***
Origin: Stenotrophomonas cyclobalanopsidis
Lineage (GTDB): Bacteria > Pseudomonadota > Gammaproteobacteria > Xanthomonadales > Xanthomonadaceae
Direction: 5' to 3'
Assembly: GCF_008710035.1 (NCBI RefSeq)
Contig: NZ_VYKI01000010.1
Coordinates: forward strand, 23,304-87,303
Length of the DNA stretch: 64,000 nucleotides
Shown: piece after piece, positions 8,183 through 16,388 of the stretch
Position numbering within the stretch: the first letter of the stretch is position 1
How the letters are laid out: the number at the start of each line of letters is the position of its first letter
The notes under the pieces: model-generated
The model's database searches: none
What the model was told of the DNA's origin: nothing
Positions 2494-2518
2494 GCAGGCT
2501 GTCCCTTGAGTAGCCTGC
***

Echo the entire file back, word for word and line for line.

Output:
Origin: Stenotrophomonas cyclobalanopsidis
Lineage (GTDB): Bacteria > Pseudomonadota > Gammaproteobacteria > Xanthomonadales > Xanthomonadaceae
Direction: 5' to 3'
Assembly: GCF_008710035.1 (NCBI RefSeq)
Contig: NZ_VYKI01000010.1
Coordinates: forward strand, 23,304-87,303
Length of the DNA stretch: 64,000 nucleotides
Shown: piece after piece, positions 8,183 through 16,388 of the stretch
Position numbering within the stretch: the first letter of the stretch is position 1
How the letters are laid out: the number at the start of each line of letters is the position of its first letter
The notes under the pieces: model-generated
The model's database searches: none
What the model was told of the DNA's origin: nothing
Positions 2494-2518
2494 GCAGGCT
2501 GTCCCTTGAGTAGCCTGC